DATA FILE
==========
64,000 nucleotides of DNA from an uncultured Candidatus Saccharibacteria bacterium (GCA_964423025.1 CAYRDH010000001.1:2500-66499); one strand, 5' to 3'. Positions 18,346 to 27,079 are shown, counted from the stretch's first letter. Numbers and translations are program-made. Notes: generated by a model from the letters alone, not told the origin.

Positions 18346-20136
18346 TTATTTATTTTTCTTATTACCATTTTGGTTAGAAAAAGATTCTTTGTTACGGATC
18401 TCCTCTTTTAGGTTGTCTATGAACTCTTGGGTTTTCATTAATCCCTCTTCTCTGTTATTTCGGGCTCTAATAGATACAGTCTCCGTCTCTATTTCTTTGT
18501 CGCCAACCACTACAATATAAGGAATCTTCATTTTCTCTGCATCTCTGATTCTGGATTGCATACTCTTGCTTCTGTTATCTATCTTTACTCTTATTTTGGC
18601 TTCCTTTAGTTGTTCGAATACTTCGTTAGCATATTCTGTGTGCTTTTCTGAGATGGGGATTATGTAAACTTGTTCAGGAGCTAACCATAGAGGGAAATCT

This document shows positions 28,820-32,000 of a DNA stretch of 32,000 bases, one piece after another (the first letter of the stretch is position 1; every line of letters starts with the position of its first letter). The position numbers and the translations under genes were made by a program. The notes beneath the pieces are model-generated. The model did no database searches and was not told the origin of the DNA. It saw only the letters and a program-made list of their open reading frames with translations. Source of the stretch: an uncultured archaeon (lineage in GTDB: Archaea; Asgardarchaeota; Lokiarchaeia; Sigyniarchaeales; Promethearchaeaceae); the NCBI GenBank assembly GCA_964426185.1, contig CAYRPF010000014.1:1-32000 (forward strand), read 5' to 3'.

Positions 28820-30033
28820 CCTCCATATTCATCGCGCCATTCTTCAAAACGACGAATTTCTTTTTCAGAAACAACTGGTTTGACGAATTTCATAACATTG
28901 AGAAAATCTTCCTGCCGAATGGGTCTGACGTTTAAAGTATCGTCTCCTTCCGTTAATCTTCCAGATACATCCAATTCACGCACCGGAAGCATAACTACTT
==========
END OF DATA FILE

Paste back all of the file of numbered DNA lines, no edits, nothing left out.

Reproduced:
64,000 nucleotides of DNA from an uncultured Candidatus Saccharibacteria bacterium (GCA_964423025.1 CAYRDH010000001.1:2500-66499); one strand, 5' to 3'. Positions 18,346 to 27,079 are shown, counted from the stretch's first letter. Numbers and translations are program-made. Notes: generated by a model from the letters alone, not told the origin.

Positions 18346-20136
18346 TTATTTATTTTTCTTATTACCATTTTGGTTAGAAAAAGATTCTTTGTTACGGATC
18401 TCCTCTTTTAGGTTGTCTATGAACTCTTGGGTTTTCATTAATCCCTCTTCTCTGTTATTTCGGGCTCTAATAGATACAGTCTCCGTCTCTATTTCTTTGT
18501 CGCCAACCACTACAATATAAGGAATCTTCATTTTCTCTGCATCTCTGATTCTGGATTGCATACTCTTGCTTCTGTTATCTATCTTTACTCTTATTTTGGC
18601 TTCCTTTAGTTGTTCGAATACTTCGTTAGCATATTCTGTGTGCTTTTCTGAGATGGGGATTATGTAAACTTGTTCAGGAGCTAACCATAGAGGGAAATCT

This document shows positions 28,820-32,000 of a DNA stretch of 32,000 bases, one piece after another (the first letter of the stretch is position 1; every line of letters starts with the position of its first letter). The position numbers and the translations under genes were made by a program. The notes beneath the pieces are model-generated. The model did no database searches and was not told the origin of the DNA. It saw only the letters and a program-made list of their open reading frames with translations. Source of the stretch: an uncultured archaeon (lineage in GTDB: Archaea; Asgardarchaeota; Lokiarchaeia; Sigyniarchaeales; Promethearchaeaceae); the NCBI GenBank assembly GCA_964426185.1, contig CAYRPF010000014.1:1-32000 (forward strand), read 5' to 3'.

Positions 28820-30033
28820 CCTCCATATTCATCGCGCCATTCTTCAAAACGACGAATTTCTTTTTCAGAAACAACTGGTTTGACGAATTTCATAACATTG
28901 AGAAAATCTTCCTGCCGAATGGGTCTGACGTTTAAAGTATCGTCTCCTTCCGTTAATCTTCCAGATACATCCAATTCACGCACCGGAAGCATAACTACTT